British Wrestling work closely with the CPSU who have developed guidance to help your club meet the needs of child safeguarding and provide the relevant tools to involving and listening to a child’s voice within your setting.
Why should wrestling engage with children and young people?
Children and young people have a right to be engaged and to have their say on decisions that will directly affect them.
Involving children and young people is an active process that enables their voice, views and experiences to influence and contribute to appropriate and relevant decision making. The involvement of children and young people shouldn’t be tokenistic.
If your wrestling club or activity is involving young people it should have meaning, or a significance for your organisation for their involvement. Most young people are involved as participants in sport, but many have taken on other roles, as coaches, officials, event organisers, young leaders or other voluntary roles.
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Securing the initial funds to set up a wrestling club can be challenging. Most clubs start off with an initial investment from its founding members. However, clubs will need additional income to help them grow and prosper. These can include:
Membership Fees – A key element to raising income for a wrestling club is establishing a realistic membership pricing scheme that is attractive to potential new members as well as retaining current members. The more members your club has the greater the income generated by membership fees.
Fundraisers – Most clubs run a range of different activities from raffles to quiz nights, merchandise, wrestling competitions to masterclasses to raise money for their club. Get creative and think about what fundraisers your club and run.
Merchandising – Expanding on the fundraisers, merchandising is a key way to engage with your club members. By sourcing and selling club kit you can help members feel part of the club community and show their support whilst also raising vital funds to support the club.
Funding and Grants – Funding for sports clubs is available from a range of national and local sources and can be invaluable for starting new clubs or developing and expanding current clubs. British Wrestling will support clubs to write and submit funding applications, please contact the team via the details below.
Sponsorship – What advertising space is your club able to sell? What arrangements for services in kind can your club negotiate? Think about your club’s commercial potential and start making connections with local business to see what sponsorship you can receive.
You should set up a bank account which will enable the club to receive the income above as well as paying outgoings. These financial records should be maintained by the designated treasurer in the club’s constitution and used to create a realistic budget which will ensure that the club is financially sustainable.
The venue is at the core of any wrestling club. It is where wrestling takes place and where parents, wrestlers and people associated with the club socialise. Do some research to find out what facilities are available in your area that is of a suitable size for wrestling, are accessible and are within your budget to hire or lease for a set period of time.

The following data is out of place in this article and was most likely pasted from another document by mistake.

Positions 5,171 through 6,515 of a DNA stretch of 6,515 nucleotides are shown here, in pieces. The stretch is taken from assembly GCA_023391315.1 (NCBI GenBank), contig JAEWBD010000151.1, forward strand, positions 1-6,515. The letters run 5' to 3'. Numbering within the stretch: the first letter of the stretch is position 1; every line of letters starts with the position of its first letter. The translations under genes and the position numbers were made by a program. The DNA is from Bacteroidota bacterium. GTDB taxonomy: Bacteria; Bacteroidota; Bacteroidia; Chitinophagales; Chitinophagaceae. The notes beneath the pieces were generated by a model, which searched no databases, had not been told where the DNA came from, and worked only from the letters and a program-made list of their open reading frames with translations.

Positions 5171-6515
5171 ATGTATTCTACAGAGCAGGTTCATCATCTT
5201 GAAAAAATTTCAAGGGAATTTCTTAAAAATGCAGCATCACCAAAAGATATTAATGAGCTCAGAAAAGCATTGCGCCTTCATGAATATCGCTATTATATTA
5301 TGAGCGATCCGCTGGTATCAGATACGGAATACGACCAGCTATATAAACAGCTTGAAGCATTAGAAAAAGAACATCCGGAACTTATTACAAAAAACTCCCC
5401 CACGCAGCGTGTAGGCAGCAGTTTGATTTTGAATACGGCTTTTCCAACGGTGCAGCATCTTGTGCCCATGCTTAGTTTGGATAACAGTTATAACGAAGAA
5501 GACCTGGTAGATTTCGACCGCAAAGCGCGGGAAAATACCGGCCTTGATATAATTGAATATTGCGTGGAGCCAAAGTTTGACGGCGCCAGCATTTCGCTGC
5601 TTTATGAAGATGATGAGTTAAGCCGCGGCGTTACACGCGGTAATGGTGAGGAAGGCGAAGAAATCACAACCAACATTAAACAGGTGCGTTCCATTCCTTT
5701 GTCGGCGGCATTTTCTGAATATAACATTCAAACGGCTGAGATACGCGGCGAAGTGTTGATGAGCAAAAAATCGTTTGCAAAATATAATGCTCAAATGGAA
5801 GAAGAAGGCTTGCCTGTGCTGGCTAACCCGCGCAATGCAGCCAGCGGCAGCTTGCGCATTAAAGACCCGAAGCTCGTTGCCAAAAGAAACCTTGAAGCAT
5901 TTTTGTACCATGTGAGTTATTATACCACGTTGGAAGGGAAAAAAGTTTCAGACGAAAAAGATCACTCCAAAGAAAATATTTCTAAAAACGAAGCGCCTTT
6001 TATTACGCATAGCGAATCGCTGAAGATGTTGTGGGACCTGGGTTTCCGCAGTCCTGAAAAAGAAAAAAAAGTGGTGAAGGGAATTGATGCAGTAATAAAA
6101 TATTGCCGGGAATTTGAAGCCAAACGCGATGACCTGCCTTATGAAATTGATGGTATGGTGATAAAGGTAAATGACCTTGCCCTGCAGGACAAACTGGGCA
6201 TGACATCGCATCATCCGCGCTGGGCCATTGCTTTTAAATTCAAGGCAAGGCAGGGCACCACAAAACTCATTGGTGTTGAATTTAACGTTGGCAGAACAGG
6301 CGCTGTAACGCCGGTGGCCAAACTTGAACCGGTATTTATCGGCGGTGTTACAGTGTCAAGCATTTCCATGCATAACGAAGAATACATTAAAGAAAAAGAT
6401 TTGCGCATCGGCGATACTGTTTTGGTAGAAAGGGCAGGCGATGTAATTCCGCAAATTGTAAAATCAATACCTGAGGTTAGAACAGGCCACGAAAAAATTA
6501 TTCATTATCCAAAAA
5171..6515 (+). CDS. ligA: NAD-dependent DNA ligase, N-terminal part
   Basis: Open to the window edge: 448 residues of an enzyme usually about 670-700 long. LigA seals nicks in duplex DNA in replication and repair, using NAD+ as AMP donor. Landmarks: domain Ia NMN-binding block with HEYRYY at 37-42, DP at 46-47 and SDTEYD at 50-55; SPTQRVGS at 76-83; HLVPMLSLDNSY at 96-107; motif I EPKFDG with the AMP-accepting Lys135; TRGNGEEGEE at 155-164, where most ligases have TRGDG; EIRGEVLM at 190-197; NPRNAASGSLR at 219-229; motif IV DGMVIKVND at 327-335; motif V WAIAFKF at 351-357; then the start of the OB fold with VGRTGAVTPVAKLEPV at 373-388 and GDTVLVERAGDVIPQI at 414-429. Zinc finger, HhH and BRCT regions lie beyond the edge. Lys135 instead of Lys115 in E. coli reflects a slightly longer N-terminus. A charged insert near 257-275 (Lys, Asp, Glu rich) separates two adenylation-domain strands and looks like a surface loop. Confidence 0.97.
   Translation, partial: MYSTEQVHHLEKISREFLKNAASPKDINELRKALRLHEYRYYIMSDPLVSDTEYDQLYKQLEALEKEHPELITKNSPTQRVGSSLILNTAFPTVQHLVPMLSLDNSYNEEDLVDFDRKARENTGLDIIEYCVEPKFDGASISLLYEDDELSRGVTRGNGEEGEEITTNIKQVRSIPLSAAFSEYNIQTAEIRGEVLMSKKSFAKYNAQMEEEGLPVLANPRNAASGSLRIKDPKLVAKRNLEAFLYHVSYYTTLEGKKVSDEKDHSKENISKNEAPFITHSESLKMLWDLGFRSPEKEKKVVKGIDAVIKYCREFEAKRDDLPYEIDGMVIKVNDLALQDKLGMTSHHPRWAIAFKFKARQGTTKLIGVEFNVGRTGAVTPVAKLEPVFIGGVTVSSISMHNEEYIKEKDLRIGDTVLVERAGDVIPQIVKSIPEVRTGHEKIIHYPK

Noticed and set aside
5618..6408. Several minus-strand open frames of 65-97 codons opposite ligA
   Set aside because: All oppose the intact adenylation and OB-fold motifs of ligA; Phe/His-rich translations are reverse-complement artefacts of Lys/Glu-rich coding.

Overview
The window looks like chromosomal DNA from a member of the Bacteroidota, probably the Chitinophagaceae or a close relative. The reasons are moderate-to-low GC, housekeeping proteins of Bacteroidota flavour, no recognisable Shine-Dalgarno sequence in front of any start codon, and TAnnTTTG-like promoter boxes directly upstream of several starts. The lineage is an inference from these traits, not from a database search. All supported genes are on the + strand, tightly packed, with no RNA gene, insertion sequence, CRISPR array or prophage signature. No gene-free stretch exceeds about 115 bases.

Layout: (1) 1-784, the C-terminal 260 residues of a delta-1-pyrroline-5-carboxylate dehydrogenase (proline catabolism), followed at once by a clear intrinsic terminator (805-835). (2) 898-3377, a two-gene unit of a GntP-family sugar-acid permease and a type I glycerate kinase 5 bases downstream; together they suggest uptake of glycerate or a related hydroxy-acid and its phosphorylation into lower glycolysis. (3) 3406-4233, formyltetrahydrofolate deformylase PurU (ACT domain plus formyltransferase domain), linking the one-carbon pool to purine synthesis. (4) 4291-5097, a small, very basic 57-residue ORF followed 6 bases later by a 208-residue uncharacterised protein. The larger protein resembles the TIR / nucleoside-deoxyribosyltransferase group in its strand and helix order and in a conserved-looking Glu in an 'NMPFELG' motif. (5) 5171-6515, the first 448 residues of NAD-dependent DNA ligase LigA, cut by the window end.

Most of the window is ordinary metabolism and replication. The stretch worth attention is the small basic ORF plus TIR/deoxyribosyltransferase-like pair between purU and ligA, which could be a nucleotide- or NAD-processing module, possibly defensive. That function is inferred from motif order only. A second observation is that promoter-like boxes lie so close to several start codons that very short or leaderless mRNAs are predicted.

Local schools, sports centres, sports halls, village halls, universities and colleges other sports clubs are all good places to start when searching for a venue for your wrestling club. You should also consult your local authority/council and Active Partnership (formally known as County Sports Partnership) as they will have knowledge of the facilities in your area.
Once you have successfully sourced a venue you will need to look at Health & Safety and the Duty of Care provisions which the club has to members whilst at the venue. You will also run your own risk assessment of the facility specifically to wrestling. A Template – Wrestling Risk Assessment can be downloaded by clicking the link.
In order to run a wrestling session at your new club, you will need to ensure that there is sufficient equipment available for people to participate.
Check out our partners who support our clubs with discounts for existing and newly set up clubs in our membership portal here.
There are several organisations that should be able to help you start a wrestling club. You should make contact with each of them in the early stages of setting up your wrestling club to find out what practical help they can offer. They are:
Local Authority– The Local Authority are likely to have a sports or leisure department who can assist you in hiring sports facilities where you can run your sessions.
Active Partnerships (formally known as County Sports Partners)– Each county in England has a Sports Partnership responsible for growing sport and physical participant in their areas. There is a wealth of expertise and local knowledge at your County Sports Partnership you can draw on here to help you get off to the best start.
British Wrestling is working in partnership with Sport England’s Club Matters to offer our clubs additional support. For more information please get in touch with us at firstname.lastname@example.org
Club Matters, the essential one-stop-shop for sports clubs, provides support, learning and guidance on all aspects of running a club whether it is large, small, formal or informal. Club Matters offers free, simple and bitesize support to all clubs, more information can be found here.